By examining the process map and statistics, auditors can answer the following questions:

  • How many activities are in the company’s business process, and are they all relevant to the business (assist in identifying key controls)?
  • Which activity occurs most frequently in the business process?
  • What is the core business process for this organization?
  • How many employees are involved in the company’s business process, and what are the employees’ responsibilities (key to identifying potential segregation of duties violations)?
  • What are the starting and ending date and time for every process instance, and what is the timestamp of each activity (assist in identifying cutoff issues)?

Overall, auditors can assess the effectiveness of the systems of internal control, an essential step in assessing control risk. Process mining allows auditors to do a detailed walkthrough of the transaction cycles. As such, auditors can replace manual audit procedures such as reperforming transaction flows or testing controls using sampling; thus, audit effectiveness and efficiency are enhanced.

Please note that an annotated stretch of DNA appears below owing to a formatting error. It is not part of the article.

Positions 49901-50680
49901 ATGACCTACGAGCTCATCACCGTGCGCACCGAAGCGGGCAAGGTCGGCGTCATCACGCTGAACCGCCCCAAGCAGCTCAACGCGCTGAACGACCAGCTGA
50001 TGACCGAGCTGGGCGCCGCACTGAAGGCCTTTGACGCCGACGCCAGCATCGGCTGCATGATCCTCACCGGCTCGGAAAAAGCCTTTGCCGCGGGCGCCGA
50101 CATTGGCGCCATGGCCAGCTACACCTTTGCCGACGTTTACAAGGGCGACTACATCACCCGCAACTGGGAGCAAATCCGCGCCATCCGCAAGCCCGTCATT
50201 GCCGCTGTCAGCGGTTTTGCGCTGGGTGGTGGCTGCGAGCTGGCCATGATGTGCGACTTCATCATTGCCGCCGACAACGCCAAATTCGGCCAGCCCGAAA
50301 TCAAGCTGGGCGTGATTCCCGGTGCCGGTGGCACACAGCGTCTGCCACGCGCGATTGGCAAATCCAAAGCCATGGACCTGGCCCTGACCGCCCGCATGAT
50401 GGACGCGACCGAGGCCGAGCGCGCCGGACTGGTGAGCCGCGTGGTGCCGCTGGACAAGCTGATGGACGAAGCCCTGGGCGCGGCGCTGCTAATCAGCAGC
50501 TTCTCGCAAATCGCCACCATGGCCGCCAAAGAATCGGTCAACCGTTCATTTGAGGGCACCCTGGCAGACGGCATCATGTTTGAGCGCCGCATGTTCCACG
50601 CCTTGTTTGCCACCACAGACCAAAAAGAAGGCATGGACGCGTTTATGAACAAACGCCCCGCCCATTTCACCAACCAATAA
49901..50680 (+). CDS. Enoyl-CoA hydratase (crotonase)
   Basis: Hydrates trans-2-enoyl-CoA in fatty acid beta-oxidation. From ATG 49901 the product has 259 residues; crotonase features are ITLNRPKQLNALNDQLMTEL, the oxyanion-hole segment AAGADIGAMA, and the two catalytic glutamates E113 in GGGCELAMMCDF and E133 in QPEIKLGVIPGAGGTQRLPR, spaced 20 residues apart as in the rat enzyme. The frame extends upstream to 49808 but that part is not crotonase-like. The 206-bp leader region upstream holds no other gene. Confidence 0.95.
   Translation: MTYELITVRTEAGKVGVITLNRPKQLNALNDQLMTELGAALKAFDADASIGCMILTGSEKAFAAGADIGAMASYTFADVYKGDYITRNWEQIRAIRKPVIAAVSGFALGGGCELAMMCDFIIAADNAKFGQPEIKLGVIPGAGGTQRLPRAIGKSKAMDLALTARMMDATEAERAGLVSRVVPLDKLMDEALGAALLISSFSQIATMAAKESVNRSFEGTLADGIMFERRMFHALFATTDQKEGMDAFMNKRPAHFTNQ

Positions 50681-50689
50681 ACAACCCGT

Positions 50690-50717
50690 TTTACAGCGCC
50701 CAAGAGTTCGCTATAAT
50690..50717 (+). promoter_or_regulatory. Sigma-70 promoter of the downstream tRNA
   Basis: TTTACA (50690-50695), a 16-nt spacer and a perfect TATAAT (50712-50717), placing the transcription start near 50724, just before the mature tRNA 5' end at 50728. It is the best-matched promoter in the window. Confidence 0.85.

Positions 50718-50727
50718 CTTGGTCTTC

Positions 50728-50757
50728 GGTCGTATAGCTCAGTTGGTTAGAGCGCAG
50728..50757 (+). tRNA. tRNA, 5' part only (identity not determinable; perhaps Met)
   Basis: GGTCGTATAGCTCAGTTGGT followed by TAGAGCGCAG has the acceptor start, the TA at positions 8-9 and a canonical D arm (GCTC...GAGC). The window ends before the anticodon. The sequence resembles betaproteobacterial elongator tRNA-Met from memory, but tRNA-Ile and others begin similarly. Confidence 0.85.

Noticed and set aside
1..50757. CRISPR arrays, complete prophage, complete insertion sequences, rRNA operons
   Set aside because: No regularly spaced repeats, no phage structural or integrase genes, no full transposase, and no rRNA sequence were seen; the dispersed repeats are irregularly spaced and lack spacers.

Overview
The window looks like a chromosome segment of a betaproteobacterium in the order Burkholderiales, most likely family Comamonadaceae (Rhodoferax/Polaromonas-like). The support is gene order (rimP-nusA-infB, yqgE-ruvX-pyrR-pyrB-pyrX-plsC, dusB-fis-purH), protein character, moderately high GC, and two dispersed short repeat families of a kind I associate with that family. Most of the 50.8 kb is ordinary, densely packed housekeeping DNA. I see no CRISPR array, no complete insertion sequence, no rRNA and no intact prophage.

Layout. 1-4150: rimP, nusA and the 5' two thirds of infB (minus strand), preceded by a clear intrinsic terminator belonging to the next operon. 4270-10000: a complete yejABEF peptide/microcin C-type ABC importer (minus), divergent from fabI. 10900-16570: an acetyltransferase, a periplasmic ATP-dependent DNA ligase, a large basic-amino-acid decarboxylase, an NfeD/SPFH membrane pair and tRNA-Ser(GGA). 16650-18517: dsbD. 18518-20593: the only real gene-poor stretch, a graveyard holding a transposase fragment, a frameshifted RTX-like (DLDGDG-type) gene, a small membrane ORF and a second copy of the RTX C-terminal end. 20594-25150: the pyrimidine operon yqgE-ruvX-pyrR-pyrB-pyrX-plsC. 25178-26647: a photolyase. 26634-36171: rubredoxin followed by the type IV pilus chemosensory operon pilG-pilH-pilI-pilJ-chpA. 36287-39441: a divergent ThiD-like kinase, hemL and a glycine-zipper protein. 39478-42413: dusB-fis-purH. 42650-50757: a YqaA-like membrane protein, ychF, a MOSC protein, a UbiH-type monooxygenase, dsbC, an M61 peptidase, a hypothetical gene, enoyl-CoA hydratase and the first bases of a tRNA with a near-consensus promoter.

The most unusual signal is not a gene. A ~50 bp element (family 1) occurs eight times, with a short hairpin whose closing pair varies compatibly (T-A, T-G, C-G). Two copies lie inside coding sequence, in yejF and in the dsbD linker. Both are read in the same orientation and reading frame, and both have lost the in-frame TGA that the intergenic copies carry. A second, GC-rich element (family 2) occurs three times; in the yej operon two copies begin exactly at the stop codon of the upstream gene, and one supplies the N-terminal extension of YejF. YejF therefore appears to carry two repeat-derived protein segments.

Tests of internal controls.

Under section 404 of the Sarbanes-Oxley Act of 2002 (SOX), it is critical for auditors to evaluate a company’s internal control system and identify what can go wrong. Process mining can be a powerful tool to help auditors in performing tests of internal controls. Moreover, the information stored in the event log can also provide audit evidence related to relevant management assertions. Exhibit 5 shows several examples of detecting what could go wrong using event logs from the procure-to-pay cycle.